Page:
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Notes From The Underground

[whitespace] Astron
Fly the 'Delta' Skies: On its new CD, 'Delta,' Astron rides the astral plains.

Space Cowboys:
Astron flies high on its new album, 'Delta'

HOUSTON, we have a problem. It appears Neil Armstrong has spiked the crew's Tang, and now they are flying directly into the sun while headbanging to the new Astron disc, Delta. For those of you unfamiliar with the Astron way of life, here's a blurb from the band: "In life, some people must be political activists, some must be teachers and some must lay bricks. Astron must rock."

These interplanetary songs boast thick hooks and big toe-tapping melodies that go together like a taqueria and a televised soccer game. The winner of best song of the year by technical knockout goes to the aggro "Fight." Next time somebody says something about your mother wearing combat boots and a G.B.H. shirt, you have a beast of a riff with which to defend her honor.

Chris delivers some Cyclopean drumming, while Charger's soulful Urge Overkill-like vocals are perfectly heartfelt on "Caesar's Ghost." Just like Wilt Chamberlain's "You'll never get any if you don't try" philosophy of courting, Astron unleashes a whole gamut of scoring chances that do not go unrewarded. Danny and Charger's Champs-like guitars on "Nightmare Alley" sound like glorious, seizure-mad stallions. Ryan's intricate bass on "The Silence That Is Evil" produces low-end sounds that are the open sesames to a demented plain. Nice twisted Pixie-like surf leads and key changes on "Hang Ten Billion." Noah, that old dude from the Bible, fearing mutiny from his fickle crew, bought two of these CDs for his ark, and it's been smooth sailing every since.

This is a great record. Contact astron@iuma.com.

War Talks

Featuring stage names like Cadaver Cleaver and Sadistic Jane plus a headless honcho on the cover, the gore of the Stalin's War demo tape had my comrades in stitches. It must be reassuring to the band to know that a career in professional wrestling is always around the corner. Stalin's War slithers around pissed-off pop punk a la young Naked Aggression and adds some nice nails-on-the-chalkboard female vocals.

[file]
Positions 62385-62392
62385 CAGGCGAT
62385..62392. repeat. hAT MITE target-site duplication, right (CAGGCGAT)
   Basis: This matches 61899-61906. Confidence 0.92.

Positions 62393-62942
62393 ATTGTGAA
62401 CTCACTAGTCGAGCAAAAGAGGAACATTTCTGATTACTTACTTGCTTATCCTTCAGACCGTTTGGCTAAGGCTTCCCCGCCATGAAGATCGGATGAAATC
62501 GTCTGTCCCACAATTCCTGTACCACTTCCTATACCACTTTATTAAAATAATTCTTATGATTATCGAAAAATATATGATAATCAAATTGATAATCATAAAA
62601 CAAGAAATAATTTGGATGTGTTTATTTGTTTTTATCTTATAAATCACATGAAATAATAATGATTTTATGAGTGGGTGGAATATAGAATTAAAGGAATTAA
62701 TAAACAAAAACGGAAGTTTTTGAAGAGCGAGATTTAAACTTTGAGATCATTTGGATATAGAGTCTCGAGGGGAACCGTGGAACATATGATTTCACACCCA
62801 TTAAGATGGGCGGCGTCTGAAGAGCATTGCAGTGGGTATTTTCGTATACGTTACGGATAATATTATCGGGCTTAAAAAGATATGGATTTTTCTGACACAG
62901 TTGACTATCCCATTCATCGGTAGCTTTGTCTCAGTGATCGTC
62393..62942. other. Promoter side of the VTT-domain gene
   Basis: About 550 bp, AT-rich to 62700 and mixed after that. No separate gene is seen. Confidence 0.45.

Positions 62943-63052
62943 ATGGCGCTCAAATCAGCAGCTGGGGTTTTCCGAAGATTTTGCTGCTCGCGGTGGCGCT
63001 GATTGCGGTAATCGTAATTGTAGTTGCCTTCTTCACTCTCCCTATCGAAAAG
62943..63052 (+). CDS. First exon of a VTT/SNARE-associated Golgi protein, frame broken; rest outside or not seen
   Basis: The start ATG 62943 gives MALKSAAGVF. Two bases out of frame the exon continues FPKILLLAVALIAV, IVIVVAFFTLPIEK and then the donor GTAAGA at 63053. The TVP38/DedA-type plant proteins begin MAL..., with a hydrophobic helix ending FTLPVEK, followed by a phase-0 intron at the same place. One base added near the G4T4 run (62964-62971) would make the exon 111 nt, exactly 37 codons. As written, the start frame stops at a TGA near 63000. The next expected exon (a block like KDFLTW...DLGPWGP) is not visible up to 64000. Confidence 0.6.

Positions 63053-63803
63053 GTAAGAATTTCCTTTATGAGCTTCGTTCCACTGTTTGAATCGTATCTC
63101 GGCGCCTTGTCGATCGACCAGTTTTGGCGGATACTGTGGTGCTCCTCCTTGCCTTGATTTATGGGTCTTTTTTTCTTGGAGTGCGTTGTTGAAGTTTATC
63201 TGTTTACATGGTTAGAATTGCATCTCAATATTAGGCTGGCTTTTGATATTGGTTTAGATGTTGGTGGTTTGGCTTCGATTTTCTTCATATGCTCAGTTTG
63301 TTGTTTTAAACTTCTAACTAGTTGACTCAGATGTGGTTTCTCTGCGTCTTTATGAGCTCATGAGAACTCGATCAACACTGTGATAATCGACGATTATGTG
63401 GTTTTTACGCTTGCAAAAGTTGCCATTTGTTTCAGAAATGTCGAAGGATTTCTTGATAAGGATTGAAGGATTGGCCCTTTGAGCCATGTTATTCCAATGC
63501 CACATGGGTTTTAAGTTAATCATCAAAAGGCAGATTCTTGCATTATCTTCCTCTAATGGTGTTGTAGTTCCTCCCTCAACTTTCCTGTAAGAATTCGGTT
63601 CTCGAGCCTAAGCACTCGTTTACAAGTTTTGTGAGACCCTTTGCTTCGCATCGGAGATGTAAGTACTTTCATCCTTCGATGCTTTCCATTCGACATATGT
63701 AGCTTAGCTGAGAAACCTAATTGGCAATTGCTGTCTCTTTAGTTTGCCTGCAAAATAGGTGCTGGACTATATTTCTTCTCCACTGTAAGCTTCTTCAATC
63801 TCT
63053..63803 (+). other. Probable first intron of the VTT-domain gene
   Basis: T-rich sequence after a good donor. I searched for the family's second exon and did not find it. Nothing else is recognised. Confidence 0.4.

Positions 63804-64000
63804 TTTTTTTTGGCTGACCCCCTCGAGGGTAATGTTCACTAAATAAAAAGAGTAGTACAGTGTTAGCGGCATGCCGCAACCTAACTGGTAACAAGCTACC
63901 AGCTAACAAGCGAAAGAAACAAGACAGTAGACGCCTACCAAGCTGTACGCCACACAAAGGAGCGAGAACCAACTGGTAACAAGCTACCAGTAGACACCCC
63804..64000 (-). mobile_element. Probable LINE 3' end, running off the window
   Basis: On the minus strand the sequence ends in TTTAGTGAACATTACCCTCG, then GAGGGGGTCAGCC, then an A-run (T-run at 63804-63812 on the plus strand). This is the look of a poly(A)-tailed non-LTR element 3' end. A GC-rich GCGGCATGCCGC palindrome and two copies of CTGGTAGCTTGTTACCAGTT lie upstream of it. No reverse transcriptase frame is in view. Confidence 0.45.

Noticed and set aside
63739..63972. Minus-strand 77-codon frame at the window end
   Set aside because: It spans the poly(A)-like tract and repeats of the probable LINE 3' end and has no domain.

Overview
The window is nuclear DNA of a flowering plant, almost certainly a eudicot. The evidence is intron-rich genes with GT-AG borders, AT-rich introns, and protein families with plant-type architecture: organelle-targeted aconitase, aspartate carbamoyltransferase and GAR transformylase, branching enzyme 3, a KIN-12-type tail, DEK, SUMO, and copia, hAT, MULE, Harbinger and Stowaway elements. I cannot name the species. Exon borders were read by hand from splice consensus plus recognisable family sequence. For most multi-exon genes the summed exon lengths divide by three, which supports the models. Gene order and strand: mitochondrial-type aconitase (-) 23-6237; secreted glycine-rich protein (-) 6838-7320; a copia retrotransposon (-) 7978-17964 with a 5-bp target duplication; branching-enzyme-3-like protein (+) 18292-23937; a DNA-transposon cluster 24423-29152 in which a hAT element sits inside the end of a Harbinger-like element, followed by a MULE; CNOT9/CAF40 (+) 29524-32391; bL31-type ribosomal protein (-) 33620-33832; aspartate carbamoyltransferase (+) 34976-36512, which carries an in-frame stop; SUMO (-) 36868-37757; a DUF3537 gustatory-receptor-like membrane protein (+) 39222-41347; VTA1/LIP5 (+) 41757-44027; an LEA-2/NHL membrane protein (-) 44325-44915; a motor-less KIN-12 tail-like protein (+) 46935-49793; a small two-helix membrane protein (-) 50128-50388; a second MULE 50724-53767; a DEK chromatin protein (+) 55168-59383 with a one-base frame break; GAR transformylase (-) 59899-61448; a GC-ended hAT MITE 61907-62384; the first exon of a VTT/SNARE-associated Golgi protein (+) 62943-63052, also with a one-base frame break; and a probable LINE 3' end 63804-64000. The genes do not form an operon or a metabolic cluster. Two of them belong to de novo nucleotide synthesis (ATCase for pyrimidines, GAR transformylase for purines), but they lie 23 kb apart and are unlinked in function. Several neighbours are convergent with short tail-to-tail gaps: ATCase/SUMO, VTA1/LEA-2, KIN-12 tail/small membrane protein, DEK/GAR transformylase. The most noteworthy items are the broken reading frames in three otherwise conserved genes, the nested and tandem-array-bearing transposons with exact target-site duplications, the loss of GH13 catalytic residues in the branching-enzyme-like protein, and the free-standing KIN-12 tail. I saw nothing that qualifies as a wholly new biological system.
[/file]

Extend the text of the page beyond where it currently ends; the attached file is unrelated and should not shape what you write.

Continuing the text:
Cadaver Cleaver's guitar grinds out some chunky power-chord samples and mixes in some melodically chimey leads on "Forcive Decision." The simple Simon Says "whoa" backing vocals give each song an old-school cognac flavor.

Fat Hank's drumming is devoted to a 78rpm rhythm, and a date with carpal tunnel seems imminent. Cruella's sturdy bass lines on "Soldier's Last Stand" will make gutter punks everywhere strip off their camouflage army pants and get jiggy with each other. Sadistic Jane's pipes are plagued with indecisiveness on "Customer Service," but the 976-PAIN dynamics on "Unfuck Yourself" are dynamite. The Brit accents on "Patiently Waiting" are sung with more sass than any McCartney jingle.

Stalin's War shows a lot of promise and should warm up any Russian winter. This demo just goes to show that you don't have to go to an expensive recording studio to make decent music--the only requirement is that you have a lot of heart.

Upcoming

On Thursday, April 29, Astron and Robot God play the Aptos Club. On Friday, the Muggs, the Sudsmen and the Red Barrons play Skinny's, while Las Munecas and Roy Tinsel take on UCSC's Stevenson College.
Matt Koumaras

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From the April 28-May 5, 1999 issue of Metro Santa Cruz.

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